Friday, February 14, 2014

Former trustee still wants to serve district

Bates does not currently plan to apply for board vacancy

Express Staff Writer

Former school board Chairman Paul Bates, shown here at a 2013 meeting of the Blaine County School District board of trustees, says he still wants to serve the district, regardless of his decision last month to resign. Photo by staff files

    Former school board Chairman Paul Bates would like to continue serving the Blaine County School District, perhaps even again as a trustee, but Bates said in an interview Wednesday that he does not currently intend on filing for the trustee vacancy that his own resignation created.
    “At this point in time, I haven’t thought about it,” Bates said. “At this point in time, I’m not going to apply. I want to do what’s best for the district and until I know what that is, no action is the best action.
    “If it would serve the School District, I would do it, but that would be up to the school board to determine. I have not lost my enthusiasm.
    “This has always been about what’s best for the district, not about me. It’s about how can I best serve the community and the School District.”

I want to do what’s best for the district and until I know what that is, no action is the best action.”
Paul Bates
Former school board chairman

    Bates’ comments on Wednesday followed a Tuesday night school board meeting in which 10 letters from district patrons or teachers were entered into the public record of the meeting. All 10 letters praised Bates for more than five years of service as a trustee and for his integrity and dedication. All 10 letters also express regret that he tendered his resignation. Three of the letters requested that the school board reinstate him as a trustee.
    His resignation took place during a series of school board executive sessions, with the first held on Friday, Jan. 17, followed by two more on Monday, Jan. 20, and Tuesday, Jan. 21. His resignation came following complaints from some parents that underage people drank alcohol at his mid-valley home during a Dec. 31, 2013, New Year’s Eve party.
    In his letter of resignation, submitted to the board on Jan. 21, Bates acknowledged that the allegations were true, stated that he had gone to bed early and was unaware that guests had arrived at the home with alcohol. He acknowledged that he was responsible nonetheless.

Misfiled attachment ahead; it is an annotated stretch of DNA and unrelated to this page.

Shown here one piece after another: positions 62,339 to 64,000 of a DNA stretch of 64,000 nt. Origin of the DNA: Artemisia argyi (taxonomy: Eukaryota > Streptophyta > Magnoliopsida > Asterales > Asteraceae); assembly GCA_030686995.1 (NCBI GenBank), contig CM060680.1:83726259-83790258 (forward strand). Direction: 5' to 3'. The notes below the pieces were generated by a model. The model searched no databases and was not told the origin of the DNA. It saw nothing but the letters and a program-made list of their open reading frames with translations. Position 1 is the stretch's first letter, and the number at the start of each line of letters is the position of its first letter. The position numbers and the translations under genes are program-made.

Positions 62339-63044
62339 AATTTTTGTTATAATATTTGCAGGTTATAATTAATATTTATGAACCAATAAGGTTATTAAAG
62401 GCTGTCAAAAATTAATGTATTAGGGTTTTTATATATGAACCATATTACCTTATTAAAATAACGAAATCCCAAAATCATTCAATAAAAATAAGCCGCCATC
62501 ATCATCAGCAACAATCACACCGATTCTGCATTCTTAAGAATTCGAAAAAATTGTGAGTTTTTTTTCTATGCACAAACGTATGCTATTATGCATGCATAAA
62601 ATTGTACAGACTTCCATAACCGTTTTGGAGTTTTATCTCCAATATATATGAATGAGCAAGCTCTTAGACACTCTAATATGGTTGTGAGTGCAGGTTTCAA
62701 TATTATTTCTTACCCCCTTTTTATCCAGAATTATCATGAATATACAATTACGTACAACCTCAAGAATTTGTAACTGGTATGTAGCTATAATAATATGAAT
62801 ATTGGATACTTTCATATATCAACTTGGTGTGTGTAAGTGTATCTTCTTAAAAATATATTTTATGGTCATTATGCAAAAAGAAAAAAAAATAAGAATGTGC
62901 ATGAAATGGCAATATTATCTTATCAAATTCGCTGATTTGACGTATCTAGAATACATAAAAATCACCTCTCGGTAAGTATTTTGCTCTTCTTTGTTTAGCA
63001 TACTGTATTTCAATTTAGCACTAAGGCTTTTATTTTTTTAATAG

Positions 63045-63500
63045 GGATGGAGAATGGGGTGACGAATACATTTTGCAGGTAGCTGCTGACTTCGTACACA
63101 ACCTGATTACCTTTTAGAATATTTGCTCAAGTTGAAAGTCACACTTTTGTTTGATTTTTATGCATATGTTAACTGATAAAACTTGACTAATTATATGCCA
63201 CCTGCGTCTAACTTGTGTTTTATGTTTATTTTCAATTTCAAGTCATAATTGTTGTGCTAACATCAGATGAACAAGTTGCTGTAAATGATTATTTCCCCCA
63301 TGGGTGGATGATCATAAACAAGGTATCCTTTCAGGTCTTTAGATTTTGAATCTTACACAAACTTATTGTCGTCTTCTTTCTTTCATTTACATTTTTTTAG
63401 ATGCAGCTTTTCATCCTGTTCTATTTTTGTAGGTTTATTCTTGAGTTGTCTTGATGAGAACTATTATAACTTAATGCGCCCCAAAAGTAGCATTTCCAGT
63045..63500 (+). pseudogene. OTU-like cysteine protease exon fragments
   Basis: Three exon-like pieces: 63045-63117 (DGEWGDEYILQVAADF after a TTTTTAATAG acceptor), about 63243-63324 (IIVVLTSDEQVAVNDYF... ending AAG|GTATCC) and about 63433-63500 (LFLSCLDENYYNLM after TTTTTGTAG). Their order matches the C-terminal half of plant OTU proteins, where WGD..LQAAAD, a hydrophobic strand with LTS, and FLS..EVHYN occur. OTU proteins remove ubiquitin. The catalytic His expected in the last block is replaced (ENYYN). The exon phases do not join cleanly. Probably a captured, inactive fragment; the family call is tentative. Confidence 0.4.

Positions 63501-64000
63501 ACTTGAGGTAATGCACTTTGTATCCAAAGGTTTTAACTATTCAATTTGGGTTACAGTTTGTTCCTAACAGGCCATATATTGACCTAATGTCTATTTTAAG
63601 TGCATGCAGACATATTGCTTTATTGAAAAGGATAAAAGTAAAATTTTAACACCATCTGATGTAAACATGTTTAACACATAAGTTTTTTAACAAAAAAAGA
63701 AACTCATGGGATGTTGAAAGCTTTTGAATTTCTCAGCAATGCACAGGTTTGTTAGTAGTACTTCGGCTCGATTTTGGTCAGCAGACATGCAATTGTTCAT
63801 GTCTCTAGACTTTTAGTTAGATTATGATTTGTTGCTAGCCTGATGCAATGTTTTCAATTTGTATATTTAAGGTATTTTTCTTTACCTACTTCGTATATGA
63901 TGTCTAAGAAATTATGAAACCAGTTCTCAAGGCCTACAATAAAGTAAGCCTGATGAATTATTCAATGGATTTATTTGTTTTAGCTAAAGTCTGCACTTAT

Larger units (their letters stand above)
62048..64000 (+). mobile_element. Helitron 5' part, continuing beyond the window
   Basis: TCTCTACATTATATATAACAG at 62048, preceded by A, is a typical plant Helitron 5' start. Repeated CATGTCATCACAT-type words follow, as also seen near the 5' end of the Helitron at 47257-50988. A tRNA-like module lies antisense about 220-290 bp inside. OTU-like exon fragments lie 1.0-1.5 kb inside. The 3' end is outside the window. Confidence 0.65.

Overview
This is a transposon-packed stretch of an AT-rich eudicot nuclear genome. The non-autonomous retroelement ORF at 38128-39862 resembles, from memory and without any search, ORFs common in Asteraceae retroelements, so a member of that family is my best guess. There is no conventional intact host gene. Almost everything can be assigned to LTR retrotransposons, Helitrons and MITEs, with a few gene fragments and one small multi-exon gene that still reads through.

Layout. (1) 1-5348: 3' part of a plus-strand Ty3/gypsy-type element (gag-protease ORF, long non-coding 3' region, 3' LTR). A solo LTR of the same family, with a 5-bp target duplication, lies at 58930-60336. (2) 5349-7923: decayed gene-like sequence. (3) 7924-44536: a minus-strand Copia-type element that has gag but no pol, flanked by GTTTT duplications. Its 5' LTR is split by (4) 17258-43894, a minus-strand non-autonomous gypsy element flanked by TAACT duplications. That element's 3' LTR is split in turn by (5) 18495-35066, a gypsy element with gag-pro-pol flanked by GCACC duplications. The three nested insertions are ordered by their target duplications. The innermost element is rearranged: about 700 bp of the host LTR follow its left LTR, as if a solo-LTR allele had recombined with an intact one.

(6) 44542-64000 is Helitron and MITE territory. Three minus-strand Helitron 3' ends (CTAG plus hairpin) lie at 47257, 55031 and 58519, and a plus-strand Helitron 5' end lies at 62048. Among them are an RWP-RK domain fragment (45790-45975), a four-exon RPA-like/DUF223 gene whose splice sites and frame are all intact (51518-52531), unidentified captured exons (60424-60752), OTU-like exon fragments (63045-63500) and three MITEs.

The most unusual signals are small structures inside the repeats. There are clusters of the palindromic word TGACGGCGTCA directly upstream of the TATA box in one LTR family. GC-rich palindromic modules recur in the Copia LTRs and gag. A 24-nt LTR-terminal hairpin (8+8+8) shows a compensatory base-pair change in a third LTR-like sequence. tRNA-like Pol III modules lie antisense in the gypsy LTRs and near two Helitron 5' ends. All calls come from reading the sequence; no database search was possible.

According to minutes of five school board meetings held in late January, Bates’ resignation wasn’t officially accepted by the board until a special meeting was held on Jan. 29. At the same meeting, the school board declared that a vacancy existed on the board in trustee Zone No. 4 and determined that anyone interested in filling the vacancy had until Feb. 26 to file a letter of interest with Clerk of the Board Laurie Kaufman.
    Although the resignation was officially submitted on Jan. 20, Bates said Wednesday that the actual decision was made at the board’s first executive session on the issue on Jan. 17.
    “That decision was on the table and the weekend was spent reflecting on it,” Bates said. “But the decision was made on Friday. I made the decision at the first meeting.”
    Bates said further that he does not regret the decision and that it was the right one to make given the circumstances. He also said he was not pressured by other board members to resign.
    “It was absolutely my decision,” he said. “I’m absolutely standing by the decision.”
    Regardless, some district patrons and employees think Bates made the wrong decision. Of the 10 letters filed regarding Bates at Tuesday’s school board meeting, only one was read aloud during the public comment portion. That letter was written and read by Hemingway Elementary School teacher Tracy Atwell, who lives with Bates as his domestic partner but was out of town when the New Year’s Eve Party took place.
    “Every single day since Paul resigned, one, two or three people have come up to me either to tell me to thank Paul for his service, complain that he resigned or let me know how sorry they were that he wouldn’t be representing them,” Atwell said at the meeting. “I think I would have let all this go a month ago if it weren’t for the daily reminders I get from people who are unhappy that Paul resigned.
    “As a citizen and teacher, I have to admit that I am very disappointed with his decision to resign,” Atwell said. “What I find difficult is that one group of citizens did not approve of Paul’s actions and Paul chose to resign before he listened to everyone on this matter.
    “Those of us who thought he should not resign over this dispute were not heard from and an important discussion did not occur. So if this process could work backward, a majority of us believe that Paul’s choices on New Year’s Eve are forgivable and in no way diminish his outstanding work on the school board.”
    Bates said Wednesday that he was not involved in Atwell’s decision to write the letter and to read it at the school board meeting.
    “She needed to get that out of her system,” he said.
    Bates, a longtime volunteer in the School District, even before his election as trustee in 2009, said that regardless of what the future brings for him that he wants to continue his volunteer service to the schools, students and community.
    “If there’s something I can do to help the district, I’m all over it,” Bates said. “I would hope they can find some way to use me.”

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